Learn to appreciate your ugly photos!

According to an InfoTrends study for the firm Keypoint Intelligence, no less than 1.2 trillion photos were taken in 2017 across the globe, an average of 160 photos per capita. This astronomical figure is double that of 2013, just 4 years prior, thanks in main part to the increase in and the accessibility of mobile devices. 90% of these photos were taken with a smartphone or tablet.

These photos or videos are often taken on the spot, with rough framing or with a quality that is aesthetically…questionable. But also, and most particularly, it’s spontaneous and useful content which requires very little editing. Whether they were taken by customers or visitors for personal use, or by employees in a professional context, it gives rise to the same question: should we ignore the “ugly” photos?

At Keepeek, our advice is simple: we must save them from oblivion… and above all, find a way to make the most of them!

So, how do you distinguish those with true value? How do you highlight them without clogging up your servers?    

The ones you don’t like

When you think corporate photo, what most often comes to mind is an image for communications purposes. When it comes to feeding your Instagram page, your company blog or your press portal, you are sure to think of images that have been meticulously hand-picked and validated for their compliance with your communications guidelines. And oftentimes it is only these images that are used to feed content management tools and that are made available to the other business entities.

However, Marketing and Communications departments are not the only ones that build the company image. Consumers who take pictures of the products they purchase and tag the company in the photos shared on social networks, salespeople in the field who take pictures of their point-of-sale locations, product managers who film the product demo of a competitor… So many examples of content which exists, has value and can be utilised by the company. This phenomenon has intensified thanks to the BYOD (Bring Your Own Device) movement, which makes all employees active contributors to content creation.

Ugly content is therefore a real thing: it exists and circulates throughout the company. So, why turn it into an opportunity?    

Does ugly content really have value?

If content doesn’t meet the criteria for aesthetic validation, that doesn’t necessarily mean that is any less valuable. It simply means that it’s different, and reused in a communications piece, it can convey authenticity, spontaneity, truth, memory. This product positioning technique is at the heart of the communications strategies for family, food and luxury brands. An ugly photo is often more meaningful than a photoshopped one.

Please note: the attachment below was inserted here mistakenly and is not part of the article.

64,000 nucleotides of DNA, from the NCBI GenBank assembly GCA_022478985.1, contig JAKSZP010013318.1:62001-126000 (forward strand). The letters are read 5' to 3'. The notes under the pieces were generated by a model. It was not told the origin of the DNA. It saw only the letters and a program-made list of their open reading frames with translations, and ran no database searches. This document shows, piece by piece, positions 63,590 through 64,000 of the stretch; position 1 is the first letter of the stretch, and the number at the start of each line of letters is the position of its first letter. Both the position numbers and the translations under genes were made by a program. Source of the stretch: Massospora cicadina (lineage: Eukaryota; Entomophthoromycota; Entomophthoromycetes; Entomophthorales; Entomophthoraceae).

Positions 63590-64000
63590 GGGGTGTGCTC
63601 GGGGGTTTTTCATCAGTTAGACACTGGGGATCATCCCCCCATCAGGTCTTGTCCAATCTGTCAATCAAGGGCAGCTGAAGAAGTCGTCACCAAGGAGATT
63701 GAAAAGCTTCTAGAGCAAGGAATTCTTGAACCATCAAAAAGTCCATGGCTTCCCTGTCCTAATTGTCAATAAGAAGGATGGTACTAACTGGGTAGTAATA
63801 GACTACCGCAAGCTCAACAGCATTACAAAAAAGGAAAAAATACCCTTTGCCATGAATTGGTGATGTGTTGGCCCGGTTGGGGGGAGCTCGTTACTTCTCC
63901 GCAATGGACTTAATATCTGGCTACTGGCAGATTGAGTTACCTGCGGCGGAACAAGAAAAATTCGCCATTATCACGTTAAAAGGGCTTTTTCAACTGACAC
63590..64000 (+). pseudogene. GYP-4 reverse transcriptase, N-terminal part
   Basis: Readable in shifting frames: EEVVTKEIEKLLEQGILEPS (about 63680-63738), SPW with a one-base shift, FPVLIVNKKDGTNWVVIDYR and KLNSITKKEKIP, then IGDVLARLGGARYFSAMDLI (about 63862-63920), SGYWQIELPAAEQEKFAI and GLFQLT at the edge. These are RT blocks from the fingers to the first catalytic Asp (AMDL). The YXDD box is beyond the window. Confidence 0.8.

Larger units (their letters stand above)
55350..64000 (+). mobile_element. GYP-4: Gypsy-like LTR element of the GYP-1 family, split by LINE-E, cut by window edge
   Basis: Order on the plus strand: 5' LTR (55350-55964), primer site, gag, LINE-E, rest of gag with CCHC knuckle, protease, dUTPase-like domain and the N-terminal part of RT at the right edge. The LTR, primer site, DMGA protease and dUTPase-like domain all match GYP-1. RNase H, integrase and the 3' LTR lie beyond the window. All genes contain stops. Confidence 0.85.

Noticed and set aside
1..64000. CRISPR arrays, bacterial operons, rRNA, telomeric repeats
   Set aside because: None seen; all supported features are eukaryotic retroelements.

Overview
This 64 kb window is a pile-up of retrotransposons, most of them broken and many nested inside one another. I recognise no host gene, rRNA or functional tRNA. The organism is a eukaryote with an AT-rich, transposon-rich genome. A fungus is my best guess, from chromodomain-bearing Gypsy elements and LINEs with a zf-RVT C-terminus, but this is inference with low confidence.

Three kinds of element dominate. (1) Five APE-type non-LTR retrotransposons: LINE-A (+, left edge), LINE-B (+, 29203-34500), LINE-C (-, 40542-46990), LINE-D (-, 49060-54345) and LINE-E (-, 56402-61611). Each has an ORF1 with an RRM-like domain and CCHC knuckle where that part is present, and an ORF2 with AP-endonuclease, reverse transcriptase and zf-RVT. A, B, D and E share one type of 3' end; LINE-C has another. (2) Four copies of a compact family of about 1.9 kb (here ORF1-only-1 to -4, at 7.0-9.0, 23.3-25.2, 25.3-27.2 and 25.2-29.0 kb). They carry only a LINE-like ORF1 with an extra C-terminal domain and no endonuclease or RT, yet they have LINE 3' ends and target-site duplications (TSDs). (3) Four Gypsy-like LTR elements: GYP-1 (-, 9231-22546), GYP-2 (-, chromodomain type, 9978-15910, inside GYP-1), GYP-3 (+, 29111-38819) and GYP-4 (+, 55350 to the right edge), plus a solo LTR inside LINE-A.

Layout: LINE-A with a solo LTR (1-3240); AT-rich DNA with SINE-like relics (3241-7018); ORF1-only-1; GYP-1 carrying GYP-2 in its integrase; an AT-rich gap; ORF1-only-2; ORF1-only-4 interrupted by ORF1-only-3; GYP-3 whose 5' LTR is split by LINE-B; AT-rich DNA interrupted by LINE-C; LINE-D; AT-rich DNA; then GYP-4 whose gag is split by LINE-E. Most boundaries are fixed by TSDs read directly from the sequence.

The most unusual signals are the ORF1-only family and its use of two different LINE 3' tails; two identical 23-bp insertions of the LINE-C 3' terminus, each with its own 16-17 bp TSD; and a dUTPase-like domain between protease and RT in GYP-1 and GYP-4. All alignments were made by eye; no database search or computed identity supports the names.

Using the photo to capture content on the spot certainly saves time. But you still need to be able to easily find and share them.

 

Some content is considered to have value because they are unique: a quick shot when a VIP comes to your booth, an on-the-spot video of a client testimonial… These pieces of content perhaps deserve to have had better quality, but alas, it’s too late. It is more beneficial to value this raw content, than to have nothing at all.

Taken internally, some of these photos also have an undeniably useful role. The image is often used to complement classic written supports. This is the case for example of the brochure that accompanies a creative brief, or of a chart drawn on a paperboard and which sums up a strategic meeting.

Brands are also interested in content that their own customers generate and value. This User Generated Content is particularly invaluable because it proves the quality of products or services in a neutral way.

In addition, due to the mass production of media content on YouTube or Instagram, we are accustomed to seeing content that has not been captured professionally. No one is shocked to see a poorly framed video or a slightly fuzzy photo anymore. It has even become appreciated as a stylistic technique.

In sum, ugly photos have a different use and usefulness… but are complementary to those of their “official” counterparts.    

Can we ignore the existence of ugly content?

The answer is yes of course: companies can decide not to address this issue. Besides, this is what they have done (for the vast majority of them) over the years. Except that it leads to certain risks.

The first is the arrival of new parallel information systems for storing or sharing this content. The drives of people in the general public is today full of this content, fed by employees who could find no other means by which to exploit it.